One of the key lessons McGavick remembers from Gorton is the importance of true root-cause analysis.

Don’t just come to conclusions that fit your preconceived notions, the senator taught McGavick. Dig into the problem and discover its essence.

“He deeply shaped how I think about the world,” said McGavick.

Insurance Calls

Mike McGavick’s entrée into insurance came about through his passion for public policy.

From 1992 through 1995, McGavick worked with the Superfund Improvement Project for the American Insurance Association in Washington, D.C. That work led to a job with CNA.

Advertisement




McGavick rose through the ranks there to become president and chief operating officer at CNA Financial, then the company’s largest operating unit. CNA Financial was plagued by inflated expenses, which McGavick addressed.

Hired by the Seattle-based personal lines insurer Safeco in 2001, McGavick again moved up, becoming president, CEO and chairman. And again he faced legacy problems.

“In many of the situations I solved, there was an absence of will to make decisions that are fairly obvious,” McGavick said.

“Too many of the strategies I saw were a hope that the problem would go away or that you could overwhelm it with good stuff.”

Before McGavick’s time, Safeco purchased American States, a life insurance business. When he became CEO, McGavick made the decision to unwind the American States deal.

The turnaround meant reductions in payroll. As anyone who’s done it knows, letting staff members go comes at a personal cost.

“You spend a little bit of your humanity with every job that you cause to be lost,” McGavick said.

As quickly as he turned around the three insurers, McGavick believes he could have acted more quickly.

“You learn that a lot more suffering comes from an unwillingness to do hard things. And even learning it you tend to be not quite as fast, as in retrospect you wish you would have been. All the big mistakes are in that bucket,” McGavick said.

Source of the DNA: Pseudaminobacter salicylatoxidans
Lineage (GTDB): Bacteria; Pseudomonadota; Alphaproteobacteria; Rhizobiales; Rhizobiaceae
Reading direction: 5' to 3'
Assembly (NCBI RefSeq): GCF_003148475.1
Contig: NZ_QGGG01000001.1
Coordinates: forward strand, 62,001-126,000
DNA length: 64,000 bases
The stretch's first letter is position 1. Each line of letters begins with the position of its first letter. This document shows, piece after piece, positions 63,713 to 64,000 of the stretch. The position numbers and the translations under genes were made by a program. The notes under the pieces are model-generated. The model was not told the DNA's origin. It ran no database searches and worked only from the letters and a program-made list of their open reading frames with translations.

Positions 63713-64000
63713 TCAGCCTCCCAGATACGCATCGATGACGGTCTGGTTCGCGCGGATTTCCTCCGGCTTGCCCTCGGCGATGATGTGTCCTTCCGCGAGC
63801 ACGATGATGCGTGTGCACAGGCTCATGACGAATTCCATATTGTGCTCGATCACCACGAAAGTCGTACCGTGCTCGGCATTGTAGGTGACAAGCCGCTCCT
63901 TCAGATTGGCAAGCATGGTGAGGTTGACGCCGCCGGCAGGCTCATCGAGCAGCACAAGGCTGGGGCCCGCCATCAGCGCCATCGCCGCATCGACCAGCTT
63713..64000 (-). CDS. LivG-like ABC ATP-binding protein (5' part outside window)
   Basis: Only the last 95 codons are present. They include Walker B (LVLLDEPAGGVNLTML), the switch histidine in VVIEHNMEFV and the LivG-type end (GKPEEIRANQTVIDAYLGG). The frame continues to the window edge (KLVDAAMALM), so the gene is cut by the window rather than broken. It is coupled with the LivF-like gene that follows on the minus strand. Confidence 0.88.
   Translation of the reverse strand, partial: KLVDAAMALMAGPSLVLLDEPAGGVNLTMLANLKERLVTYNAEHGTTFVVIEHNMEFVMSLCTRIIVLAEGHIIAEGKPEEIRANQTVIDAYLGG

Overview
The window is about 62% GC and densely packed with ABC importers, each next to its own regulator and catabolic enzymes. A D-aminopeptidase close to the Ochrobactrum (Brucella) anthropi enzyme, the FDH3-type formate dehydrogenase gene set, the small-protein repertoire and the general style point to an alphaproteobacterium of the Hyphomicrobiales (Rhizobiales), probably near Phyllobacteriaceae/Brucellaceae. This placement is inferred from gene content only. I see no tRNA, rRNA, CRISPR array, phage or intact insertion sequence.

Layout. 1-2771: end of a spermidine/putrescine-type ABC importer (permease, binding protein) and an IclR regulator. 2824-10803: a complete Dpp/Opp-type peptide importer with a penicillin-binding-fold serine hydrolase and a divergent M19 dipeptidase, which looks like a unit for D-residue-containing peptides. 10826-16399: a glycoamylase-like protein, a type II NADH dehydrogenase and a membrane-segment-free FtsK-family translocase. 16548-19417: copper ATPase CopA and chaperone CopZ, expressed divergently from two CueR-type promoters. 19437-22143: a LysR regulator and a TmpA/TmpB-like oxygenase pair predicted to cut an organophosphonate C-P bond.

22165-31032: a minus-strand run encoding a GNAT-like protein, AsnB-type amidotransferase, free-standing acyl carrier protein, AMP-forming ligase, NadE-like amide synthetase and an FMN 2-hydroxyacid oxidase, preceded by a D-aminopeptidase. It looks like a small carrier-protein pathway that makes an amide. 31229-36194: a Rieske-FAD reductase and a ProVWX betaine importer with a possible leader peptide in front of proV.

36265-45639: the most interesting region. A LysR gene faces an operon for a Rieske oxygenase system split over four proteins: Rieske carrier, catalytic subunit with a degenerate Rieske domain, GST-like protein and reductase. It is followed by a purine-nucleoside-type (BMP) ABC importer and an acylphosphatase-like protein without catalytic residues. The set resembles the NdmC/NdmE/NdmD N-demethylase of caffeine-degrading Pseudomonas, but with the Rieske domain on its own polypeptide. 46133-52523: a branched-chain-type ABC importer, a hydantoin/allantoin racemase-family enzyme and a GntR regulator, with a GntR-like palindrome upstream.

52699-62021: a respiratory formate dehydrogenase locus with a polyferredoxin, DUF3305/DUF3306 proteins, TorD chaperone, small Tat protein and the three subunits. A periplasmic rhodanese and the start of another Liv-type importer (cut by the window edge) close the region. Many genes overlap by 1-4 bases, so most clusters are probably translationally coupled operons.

Nomura’s Gallant said that McGavick showed backbone in doing what he did at Safeco.

“He said Safeco doesn’t need to be in this life business and he got rid of it. He said a big mistake was made in trying to do this and we have to let it go.”

“The right decisions always look like the easy ones in the rearview mirror,” said Greg Case, president and CEO of Aon and a McGavick admirer.

“Rarely do insurance leaders get credit for having the courage to return a company to its core business,” Case said.

Greg Case President and CEO Aon

Greg Case
President and CEO
Aon

“That was the case at Safeco. Mike inherited a business that had gone through a period of rapid M&A and lost sight of its core. It took real conviction and operational discipline to turn that around. But that is what the industry has come to expect from Mike and his team,” Case said.

McGavick said that at CNA, Safeco and XL, he discovered a formula. It wasn’t a formula he had in mind going in, but it turned out to be applicable in the case of each troubled company.

“You go in there and you try to learn to be humble and focus on two things. What is the real problem and what are some possible solutions?” McGavick said.

The team that will evolve will be comprised of three groups, he said.

“A third will be people who are in the right job and doing a good job and who are retained and become critical friends and advisers. There’s another third who were trapped under poor leadership, but in fact knew the place was falling apart and had some ideas about how to fix it,” he added.

“The other third you’re going to have to recruit.”

In 2006, showing that his taste for politics never ebbed, McGavick left Safeco to run for the U.S. Senate as a Republican. He lost the race.

“When he ran for office in Washington it wasn’t a surprise for me because you could tell he’s a gifted leader. For the insurance industry, it’s good he lost,” Gallant said.

XL Catlin

Mike McGavick is clearly excited about the XL Catlin deal. He’s so excited that he slapped a conference table several times during an interview in Stamford as he talked about what the new company is capable of.

“There are things that the combined company can do for clients that we couldn’t do before. Some of them are obvious,” McGavick said.

One of the obvious pieces is the increased capital the company will be able to align against risks.

“There are also skills that we bring that are formed differently at each company and combined, we believe, will yield a real depth of insight.”

Across the industry, specialty insurance is attracting talent and capital for a number of reasons. Risk is evolving rapidly. Specialty is the place where innovative products emerge and it’s a place where premium growth is substantial.

“Our clients’ risks are evolving rapidly. And we should expect that. That’s the world we live in,” McGavick said.

“If we’re going to have an organization matching this rate of change — in an industry that is very poor at innovation — we’re going to have to be deeply in the specialty spaces because that’s where solutions tend to emerge first.”

Advertisement




That’s why Catlin, in its position as the leading insurer at Lloyd’s, the global epicenter of specialty insurance, made so much sense as a partner.

“I upgraded the stock on the day they announced the deal, so I like it,” Gallant said.